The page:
This week the mobile enterprise makes a case for business intelligence.

9 Reasons Why Smartphones Will Prevail in the Enterprise

Think smartphones in the enterprise is just a fad? Think again. More and more companies are integrating mobile computing-focused strategies. Yet for those who remain unconvinced, Susan Nunziata, editor-in-chief of CIO Insight compiled a slideshow outlining 9 Reasons Smartphones Will Take Over Business Computing.

She cites obvious factors of convenience (of not having to lug heavy laptops around), as well as its appeal to a youthful demographic and that smartphones have become a part of our 21st century lifestyles. In fact, many of her reasons will hardly sway a steadfast CIO from suddenly adopting smartphone technology, but they are indicative of a trend that encourages companies to integrate willingly, before it’s too late.

While these may be valid reasons why the smartphone may permeate the enterprise, they are not the same reasons why smartphones will be adopted and supported by IT departments. Those reasons rely on cost and time savings, not to mention seamless integration and decreased security risks.

Mobile Security for US $3/month

In an effort to help security-minded companies and individuals alike embrace smartphones, CyberSynchs hopes that its new mobile security application will allay fears. For US $3, the mobile application with a web-based component, work to make sure that your data doesn't disappear using what it calls a "data synchronization system" that is made up of three parts: mobile, web-based and desktop (optional).

Available for users on Android, BlackBerry OS, Java J2ME, Java FX, Symbian and Windows Mobile platforms, users can choose specific information to sync to CyberSynch's servers. After an initial sync, you can access all of the data that has been synced by pointing any computer's Web browser to

Currently in Beta, naturally there are still a few kinks to work out. CyberSynchs is free for 7 days; after that it costs $3 a month.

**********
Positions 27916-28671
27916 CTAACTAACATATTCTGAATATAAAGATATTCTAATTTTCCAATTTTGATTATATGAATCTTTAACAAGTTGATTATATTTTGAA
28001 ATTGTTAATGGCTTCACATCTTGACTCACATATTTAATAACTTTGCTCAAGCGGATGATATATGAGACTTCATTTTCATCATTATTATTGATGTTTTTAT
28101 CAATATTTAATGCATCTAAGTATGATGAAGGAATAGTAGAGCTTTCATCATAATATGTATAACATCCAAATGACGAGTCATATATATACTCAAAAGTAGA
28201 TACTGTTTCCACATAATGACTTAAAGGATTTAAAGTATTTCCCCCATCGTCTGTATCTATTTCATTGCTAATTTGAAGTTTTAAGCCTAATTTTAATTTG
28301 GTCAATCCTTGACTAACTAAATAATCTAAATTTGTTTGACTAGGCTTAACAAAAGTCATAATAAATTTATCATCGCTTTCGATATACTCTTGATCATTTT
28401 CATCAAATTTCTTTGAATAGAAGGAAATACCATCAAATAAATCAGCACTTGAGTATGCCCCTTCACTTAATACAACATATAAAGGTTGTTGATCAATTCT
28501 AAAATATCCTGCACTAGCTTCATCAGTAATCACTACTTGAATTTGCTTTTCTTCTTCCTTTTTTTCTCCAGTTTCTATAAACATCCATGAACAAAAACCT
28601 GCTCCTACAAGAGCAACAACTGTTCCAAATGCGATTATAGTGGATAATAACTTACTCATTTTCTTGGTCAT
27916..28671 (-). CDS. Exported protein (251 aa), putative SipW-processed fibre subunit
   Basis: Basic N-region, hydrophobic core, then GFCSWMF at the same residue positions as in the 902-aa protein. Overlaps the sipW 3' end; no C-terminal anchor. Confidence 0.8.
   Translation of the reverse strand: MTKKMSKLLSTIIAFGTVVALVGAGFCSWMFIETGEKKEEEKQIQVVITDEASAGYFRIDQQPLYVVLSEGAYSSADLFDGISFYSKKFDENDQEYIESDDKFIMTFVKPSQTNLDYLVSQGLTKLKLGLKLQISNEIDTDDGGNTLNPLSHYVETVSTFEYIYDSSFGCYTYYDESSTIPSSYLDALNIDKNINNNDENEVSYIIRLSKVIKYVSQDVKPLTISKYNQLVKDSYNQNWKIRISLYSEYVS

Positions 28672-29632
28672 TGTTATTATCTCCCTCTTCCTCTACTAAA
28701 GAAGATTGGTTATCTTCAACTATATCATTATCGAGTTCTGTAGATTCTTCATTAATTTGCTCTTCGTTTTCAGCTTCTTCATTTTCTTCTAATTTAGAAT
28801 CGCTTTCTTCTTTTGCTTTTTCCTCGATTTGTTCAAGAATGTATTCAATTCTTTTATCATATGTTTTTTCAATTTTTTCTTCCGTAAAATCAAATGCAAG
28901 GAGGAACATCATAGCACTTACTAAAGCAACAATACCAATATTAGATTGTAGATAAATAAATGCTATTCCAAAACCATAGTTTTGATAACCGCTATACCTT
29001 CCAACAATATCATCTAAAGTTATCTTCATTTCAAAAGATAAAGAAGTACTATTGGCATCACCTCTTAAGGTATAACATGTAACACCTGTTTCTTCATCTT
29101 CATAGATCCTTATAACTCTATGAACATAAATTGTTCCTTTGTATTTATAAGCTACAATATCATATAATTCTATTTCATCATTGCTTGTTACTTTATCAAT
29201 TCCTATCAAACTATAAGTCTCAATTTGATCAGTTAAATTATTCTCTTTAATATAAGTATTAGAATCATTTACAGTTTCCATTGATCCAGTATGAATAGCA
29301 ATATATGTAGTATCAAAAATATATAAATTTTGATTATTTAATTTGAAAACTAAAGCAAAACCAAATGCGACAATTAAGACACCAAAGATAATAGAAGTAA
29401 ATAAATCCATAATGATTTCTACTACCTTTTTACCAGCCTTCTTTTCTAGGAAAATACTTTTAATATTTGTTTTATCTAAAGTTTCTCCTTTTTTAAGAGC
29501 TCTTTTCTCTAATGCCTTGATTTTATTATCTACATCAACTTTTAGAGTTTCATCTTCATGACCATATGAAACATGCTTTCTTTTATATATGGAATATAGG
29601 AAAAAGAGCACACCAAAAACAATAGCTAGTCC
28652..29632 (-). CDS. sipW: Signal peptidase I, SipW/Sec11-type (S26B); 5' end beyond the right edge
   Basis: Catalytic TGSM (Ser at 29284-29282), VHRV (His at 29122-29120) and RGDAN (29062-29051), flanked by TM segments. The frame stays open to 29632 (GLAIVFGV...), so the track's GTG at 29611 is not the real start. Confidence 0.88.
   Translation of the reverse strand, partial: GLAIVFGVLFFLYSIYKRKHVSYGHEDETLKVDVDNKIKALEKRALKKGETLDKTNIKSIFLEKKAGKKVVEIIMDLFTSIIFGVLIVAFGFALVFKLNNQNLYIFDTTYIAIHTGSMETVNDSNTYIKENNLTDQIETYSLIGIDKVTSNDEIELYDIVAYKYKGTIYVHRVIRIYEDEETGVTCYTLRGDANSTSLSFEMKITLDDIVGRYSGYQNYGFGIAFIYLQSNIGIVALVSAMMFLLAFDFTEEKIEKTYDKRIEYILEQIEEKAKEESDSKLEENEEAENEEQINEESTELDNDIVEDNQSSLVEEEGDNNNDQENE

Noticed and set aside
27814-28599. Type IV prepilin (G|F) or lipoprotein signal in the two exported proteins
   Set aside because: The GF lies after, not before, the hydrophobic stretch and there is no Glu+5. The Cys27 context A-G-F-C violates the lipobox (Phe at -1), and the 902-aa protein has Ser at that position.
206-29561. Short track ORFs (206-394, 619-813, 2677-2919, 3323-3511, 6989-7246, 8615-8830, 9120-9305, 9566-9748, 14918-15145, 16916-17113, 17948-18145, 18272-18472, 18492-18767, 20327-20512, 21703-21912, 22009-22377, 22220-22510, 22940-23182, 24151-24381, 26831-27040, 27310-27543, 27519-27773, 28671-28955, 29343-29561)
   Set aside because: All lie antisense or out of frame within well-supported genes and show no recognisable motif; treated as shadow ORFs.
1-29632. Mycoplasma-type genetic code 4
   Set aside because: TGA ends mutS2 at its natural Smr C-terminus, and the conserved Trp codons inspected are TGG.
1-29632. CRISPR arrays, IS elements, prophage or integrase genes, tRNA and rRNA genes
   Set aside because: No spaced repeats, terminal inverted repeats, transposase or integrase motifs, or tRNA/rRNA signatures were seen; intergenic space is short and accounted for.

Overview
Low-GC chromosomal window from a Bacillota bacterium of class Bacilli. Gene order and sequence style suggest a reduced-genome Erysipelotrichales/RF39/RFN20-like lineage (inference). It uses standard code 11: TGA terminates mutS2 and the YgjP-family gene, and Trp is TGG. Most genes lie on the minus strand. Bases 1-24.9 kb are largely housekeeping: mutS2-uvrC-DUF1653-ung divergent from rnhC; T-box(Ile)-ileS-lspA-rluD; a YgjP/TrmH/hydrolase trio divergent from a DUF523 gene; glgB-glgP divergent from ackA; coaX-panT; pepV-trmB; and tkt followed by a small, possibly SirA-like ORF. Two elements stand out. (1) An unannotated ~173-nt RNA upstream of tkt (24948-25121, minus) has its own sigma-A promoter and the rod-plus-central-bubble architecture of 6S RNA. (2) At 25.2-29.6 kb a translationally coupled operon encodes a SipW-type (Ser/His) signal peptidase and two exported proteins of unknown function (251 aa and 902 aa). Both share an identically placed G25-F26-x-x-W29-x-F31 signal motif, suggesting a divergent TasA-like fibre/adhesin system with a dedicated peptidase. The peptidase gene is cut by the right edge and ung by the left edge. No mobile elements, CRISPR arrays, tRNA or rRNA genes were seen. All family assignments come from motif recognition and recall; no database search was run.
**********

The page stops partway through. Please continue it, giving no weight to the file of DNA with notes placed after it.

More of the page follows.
Focusing Business Intelligence on Solving Problems, Not Creating Them

All this talk about how smartphones and mobile technology are infiltrating the enterprise may be just wishful thinking. In a recent column, Ann All, contributing blogger for IT Business Edge, questions the mobile business intelligence of companies to promote the use of mobile computing within the enterprise.

Even though mobile devices have strengthened computing power, memory and storage, while adding larger and easier-to-read displays, All isn’t so sure that any of these new features have persuaded knowledge workers to access their data from a mobile interface or device. Knowledge workers, as it turns out, have little need to access real-time data on the go.

Instead, All suggests, business leaders would be better off focusing their efforts on a demographic whose jobs require access to information on the go -- workers already on the ground and whose jobs require real-time information. Instead of making it so workers can access sales reports, alerts based on real-time data, like shipping notifications or order status, will prove to be more valuable, for instance.

By creating strategies that aim to simplify the way workers work, companies are behooved to create more targeted applications directed at solving specific needs.